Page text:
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Pros Affordable, easy to use, zipperless, great featuresWaterproof construction, good straps, watertight sealFloats in water, multiple color options, easy to load and unloadComfortable to carry, convenient design, good features, tons of dry storageRigid and stays upright, durable, massive capacity, good insulation performance
Cons Lacks durability, not watertightDecent insulation, awkward shape, durability concernsZipper is difficult to use, mediocre insulation performance, bulkyZipper not leakproof, disappointing insulation, less durable, no hip beltNo hip straps, sits uncomfortably on waist, roll top access is awkward
Bottom Line A unique flip-top cooler that keeps its contents cool and is convenient to use, all while keeping your wallet happyIt looks impressive but it doesn't quite live up to that expectationThis lunchbox-style cooler is large and rugged but didn't impress us with its insulation performanceThough not as hardy as some others, this design combines cooler space and dry storage for an all-in-one packA hefty backpack-style cooler that can pack enough drinks and snacks for a big group outing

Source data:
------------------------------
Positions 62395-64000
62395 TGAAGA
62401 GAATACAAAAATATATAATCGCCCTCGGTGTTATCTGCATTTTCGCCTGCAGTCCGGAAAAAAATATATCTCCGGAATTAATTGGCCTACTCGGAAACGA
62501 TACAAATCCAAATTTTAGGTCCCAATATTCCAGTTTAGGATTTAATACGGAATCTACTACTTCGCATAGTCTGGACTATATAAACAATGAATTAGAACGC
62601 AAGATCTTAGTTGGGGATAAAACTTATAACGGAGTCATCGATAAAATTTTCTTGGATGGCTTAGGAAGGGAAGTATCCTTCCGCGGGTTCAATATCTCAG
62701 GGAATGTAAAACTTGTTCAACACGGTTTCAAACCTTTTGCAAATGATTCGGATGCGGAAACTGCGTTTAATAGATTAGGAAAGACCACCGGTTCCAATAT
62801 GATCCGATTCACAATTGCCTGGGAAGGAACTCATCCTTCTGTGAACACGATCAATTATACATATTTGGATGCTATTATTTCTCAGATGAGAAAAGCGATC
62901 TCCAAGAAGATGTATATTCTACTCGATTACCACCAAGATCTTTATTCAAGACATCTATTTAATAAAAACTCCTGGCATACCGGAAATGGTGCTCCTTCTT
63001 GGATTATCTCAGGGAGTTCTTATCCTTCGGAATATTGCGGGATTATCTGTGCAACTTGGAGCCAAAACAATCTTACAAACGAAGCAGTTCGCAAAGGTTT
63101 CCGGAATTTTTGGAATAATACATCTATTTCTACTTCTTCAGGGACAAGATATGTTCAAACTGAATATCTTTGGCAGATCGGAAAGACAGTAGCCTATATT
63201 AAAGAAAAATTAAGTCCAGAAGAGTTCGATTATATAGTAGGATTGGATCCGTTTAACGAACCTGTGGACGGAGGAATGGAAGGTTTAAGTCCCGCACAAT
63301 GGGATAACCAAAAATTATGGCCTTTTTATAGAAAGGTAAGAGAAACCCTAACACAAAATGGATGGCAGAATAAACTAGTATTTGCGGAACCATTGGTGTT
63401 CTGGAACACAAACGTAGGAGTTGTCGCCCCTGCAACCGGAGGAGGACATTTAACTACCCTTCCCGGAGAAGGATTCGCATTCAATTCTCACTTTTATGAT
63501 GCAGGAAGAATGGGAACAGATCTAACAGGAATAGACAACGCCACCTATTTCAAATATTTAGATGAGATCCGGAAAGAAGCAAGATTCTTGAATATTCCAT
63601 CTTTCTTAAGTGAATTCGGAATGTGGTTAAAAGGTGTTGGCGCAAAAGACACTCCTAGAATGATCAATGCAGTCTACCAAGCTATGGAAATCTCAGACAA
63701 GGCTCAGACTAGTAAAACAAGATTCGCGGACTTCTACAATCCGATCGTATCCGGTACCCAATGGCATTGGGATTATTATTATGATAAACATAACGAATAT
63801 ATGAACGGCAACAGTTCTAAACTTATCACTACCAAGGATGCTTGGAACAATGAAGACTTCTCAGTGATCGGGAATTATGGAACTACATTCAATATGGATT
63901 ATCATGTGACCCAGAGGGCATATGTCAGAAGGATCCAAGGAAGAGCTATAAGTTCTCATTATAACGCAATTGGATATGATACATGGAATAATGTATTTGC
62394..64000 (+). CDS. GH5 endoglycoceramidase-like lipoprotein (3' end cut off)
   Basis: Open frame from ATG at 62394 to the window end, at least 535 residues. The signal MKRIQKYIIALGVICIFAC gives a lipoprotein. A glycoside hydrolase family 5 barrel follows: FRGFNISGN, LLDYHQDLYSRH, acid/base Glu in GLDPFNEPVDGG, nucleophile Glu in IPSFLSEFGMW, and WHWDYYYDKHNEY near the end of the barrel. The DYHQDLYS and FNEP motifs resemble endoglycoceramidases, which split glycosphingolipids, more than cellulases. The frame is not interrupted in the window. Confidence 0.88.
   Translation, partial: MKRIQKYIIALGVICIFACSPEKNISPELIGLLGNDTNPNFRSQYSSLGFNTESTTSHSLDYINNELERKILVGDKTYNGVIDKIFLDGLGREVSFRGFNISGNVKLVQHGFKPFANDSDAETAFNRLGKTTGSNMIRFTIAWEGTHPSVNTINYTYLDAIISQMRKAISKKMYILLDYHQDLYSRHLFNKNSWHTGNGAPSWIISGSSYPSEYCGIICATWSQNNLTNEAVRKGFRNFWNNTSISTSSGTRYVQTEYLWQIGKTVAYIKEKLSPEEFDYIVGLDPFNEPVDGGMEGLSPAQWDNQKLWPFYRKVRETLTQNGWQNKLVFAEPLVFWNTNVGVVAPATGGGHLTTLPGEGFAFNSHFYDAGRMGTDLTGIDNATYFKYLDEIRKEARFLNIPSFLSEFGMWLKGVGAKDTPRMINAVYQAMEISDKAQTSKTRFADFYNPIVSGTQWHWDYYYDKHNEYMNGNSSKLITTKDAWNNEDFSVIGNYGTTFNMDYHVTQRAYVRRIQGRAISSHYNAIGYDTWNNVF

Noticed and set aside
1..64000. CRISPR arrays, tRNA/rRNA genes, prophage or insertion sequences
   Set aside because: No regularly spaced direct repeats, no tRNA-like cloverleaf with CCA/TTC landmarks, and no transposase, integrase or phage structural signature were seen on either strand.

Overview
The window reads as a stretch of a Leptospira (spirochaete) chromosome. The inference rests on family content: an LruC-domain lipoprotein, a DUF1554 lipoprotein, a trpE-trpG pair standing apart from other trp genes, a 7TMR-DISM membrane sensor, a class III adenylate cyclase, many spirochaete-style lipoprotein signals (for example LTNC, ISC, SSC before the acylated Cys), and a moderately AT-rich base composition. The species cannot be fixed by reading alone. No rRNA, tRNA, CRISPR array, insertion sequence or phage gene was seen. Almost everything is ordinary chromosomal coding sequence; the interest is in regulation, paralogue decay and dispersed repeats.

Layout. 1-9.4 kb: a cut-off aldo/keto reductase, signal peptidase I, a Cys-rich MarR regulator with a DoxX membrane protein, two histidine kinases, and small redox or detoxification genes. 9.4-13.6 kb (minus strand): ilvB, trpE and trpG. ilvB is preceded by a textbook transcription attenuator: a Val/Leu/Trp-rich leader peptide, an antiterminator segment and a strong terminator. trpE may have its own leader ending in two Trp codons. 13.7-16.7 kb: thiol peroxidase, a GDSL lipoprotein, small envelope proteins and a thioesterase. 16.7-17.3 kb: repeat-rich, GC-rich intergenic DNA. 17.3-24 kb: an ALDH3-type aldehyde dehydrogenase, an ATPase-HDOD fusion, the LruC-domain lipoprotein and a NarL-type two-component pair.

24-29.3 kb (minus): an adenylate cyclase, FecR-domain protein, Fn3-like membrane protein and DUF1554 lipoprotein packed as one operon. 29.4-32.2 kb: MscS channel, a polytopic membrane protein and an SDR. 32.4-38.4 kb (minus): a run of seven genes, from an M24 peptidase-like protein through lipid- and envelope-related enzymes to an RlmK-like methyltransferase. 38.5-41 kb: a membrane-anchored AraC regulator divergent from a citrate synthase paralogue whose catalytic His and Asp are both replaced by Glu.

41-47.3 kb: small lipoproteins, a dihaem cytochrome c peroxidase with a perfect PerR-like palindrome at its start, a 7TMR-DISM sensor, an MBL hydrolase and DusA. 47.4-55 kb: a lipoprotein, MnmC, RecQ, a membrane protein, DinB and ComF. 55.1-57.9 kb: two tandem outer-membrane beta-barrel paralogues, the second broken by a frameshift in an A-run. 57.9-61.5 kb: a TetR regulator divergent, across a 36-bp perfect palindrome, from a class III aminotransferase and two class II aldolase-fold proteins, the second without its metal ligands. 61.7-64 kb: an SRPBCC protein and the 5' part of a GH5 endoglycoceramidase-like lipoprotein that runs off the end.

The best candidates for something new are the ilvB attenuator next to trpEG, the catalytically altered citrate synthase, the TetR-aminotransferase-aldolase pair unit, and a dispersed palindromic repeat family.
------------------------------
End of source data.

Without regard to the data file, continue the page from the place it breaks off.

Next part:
Rating Categories Arctic Zone Titan D... RTIC SoftPak 20 RTIC Soft Pack 30 REI Co-op Cool Trai... Engel Roll Top BP25...
Insulation (30%)
5.2
4.6
4.2
2.4
6.7
Convenience (25%)
9.5
5.4
7.0
7.9
5.7
Portability (25%) Sort Icon
7.9
7.8
7.7
7.5
7.4
Packability (10%)
7.5
5.5
7.2
9.1
6.1
Durability (10%)
4.0
9.1
9.4
4.0
9.0
Specs Arctic Zone Titan D... RTIC SoftPak 20 RTIC Soft Pack 30 REI Co-op Cool Trai... Engel Roll Top BP25...
Measured Capacity in Cans 30 cans 24 cans 30 cans 16 cans 52 cans
Measured Capacity 19.4 L 13.1 L 18.0 L 10.4 L 25.3 L
Food Shelf Life (Measured Days Below 40ºF) 2.1 2.0 1.8 1.4 2.5
Cold Beverages (Measured Days Below 50ºF) 2.3 2.1 2.0 1.5 2.7
Carry Style Lunchbox Lunchbox Lunchbox Pack Pack
Can a standard sized wine bottle fit? Yes Yes Yes, but only horizontally Yes, but it causes the liner to deform Yes
Measured Dimensions L x W x H 15.1" x 11.3" x 12.1" 14" x 9" x 13.8" 15.6" x 12" x 12.8" 12" x 7.5" x 19" 14" x 8.8" 20.4"